The President and the Professions
University presidents, in general, find the machinations of medical schools arcane, strangely complex, and at times suspiciously devious. Neil...
University presidents, in general, find the machinations of medical schools arcane, strangely complex, and at times suspiciously devious. Neil Rudenstine, to my great fortune, displayed a very different attitude. In addition to making himself accessible to me as dean of the Faculty of Medicine, Neil has been willing to engage actively with the leaders of Harvard's affiliated hospitals in constructive discussions regarding areas of collaboration, and specifically to lend his moral and personal support to local issues as well as those in Washington.
A hallmark of Neil's leadership has been his willingness, indeed his desire, to participate in meetings involving medical school leaders, hospital CEOs, and board of trustee chairs to address the myriad challenges facing our academic health centers and to identify avenues for taking full advantage of the assets our school brings to the biomedical community and the University at large. It has been in collaborative sessions such as these that we have received encouragement and financial support for the development of a number of new and exciting initiatives, including the digital library at the Countway Library of Medicine and the Academy of Medical Educators, a center designed to facilitate innovation in medical education, foster the teaching abilities of the faculty, and advocate on behalf of teaching in the promotions system.
A particularly significant example of Neil's extraordinary commitment to the medical school was demonstrated two years ago. Many of our clinical faculty members found it difficult to devote the time required for teaching and also earn their living in medical practice. I approached Neil with a proposal to provide additional endowment funding to the departments in which the clinical chairs were housed. These funds were to be used for the specific purpose of sustaining the clinical teaching of our students. Neil responded with enthusiasm and alacrity, gaining Corporation support for the proposal in just a few weeks. This has been a remarkable mechanism for engaging the interest and the commitment of our clinical department heads with the mission of teaching in the medical school.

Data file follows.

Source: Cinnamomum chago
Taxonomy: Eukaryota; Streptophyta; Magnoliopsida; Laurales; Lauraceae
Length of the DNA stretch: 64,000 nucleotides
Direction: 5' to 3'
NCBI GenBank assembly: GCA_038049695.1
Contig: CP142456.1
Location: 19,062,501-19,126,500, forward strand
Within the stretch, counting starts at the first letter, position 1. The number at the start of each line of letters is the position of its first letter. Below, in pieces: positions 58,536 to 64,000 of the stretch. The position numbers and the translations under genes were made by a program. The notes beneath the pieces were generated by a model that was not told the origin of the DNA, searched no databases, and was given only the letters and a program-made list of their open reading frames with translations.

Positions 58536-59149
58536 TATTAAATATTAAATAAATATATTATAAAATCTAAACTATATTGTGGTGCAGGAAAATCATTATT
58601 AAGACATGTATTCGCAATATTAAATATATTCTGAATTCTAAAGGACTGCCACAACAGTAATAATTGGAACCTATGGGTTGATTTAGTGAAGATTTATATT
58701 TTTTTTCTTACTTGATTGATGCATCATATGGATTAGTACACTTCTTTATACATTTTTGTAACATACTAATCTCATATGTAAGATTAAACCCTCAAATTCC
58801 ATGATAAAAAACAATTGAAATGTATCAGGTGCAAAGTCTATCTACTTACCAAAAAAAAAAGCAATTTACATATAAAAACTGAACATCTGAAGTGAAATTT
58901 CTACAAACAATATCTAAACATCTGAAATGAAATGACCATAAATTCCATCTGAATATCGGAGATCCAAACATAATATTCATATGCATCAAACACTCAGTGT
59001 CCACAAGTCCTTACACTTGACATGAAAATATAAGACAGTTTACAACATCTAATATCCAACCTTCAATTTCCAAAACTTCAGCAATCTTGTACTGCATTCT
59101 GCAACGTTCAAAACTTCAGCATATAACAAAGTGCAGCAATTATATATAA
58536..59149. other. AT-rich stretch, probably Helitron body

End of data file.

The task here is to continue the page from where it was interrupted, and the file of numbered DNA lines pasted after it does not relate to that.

The Harvard medical community is extraordinarily complex, comprising 17 affiliated (and independent) institutions. But the medical school is more than its affiliated institutions. Clearly, our primary objective is the education of physicians, of biomedical scientists, and of a cadre of individuals who choose to receive training in both the clinical and basic research areas. A number of joint interfaculty collaborations have been developed, although these have never been easy or natural at this university. Neil has embraced the necessity of interdisciplinary and interfaculty work to focus academic strengths on current challenges and opportunities in our society. A remarkable example was the formation in 1997 of the Institute of Chemistry and Cell Biology, a joint effort of the Faculty of Arts and Sciences and the Faculty of Medicine in collaboration with industrial partners, that has created a new field, chemical genetics, which uses small molecules to explore the cellular and physiological function of proteins. Other important collaborations among the Medical School, FAS, the School of Public Health, and the Kennedy School of Government have also been initiated during his leadership. And in the world beyond Harvard, Neil has marshaled our combined intellectual resources to make the case effectively for federal funding of biomedical and scientific research.
I am extremely grateful for the opportunity to have served under Neil's leadership during my last four years here. His warmth, accessibility, wisdom, and willingness to support innovative initiatives have been greatly appreciated and will be much missed.
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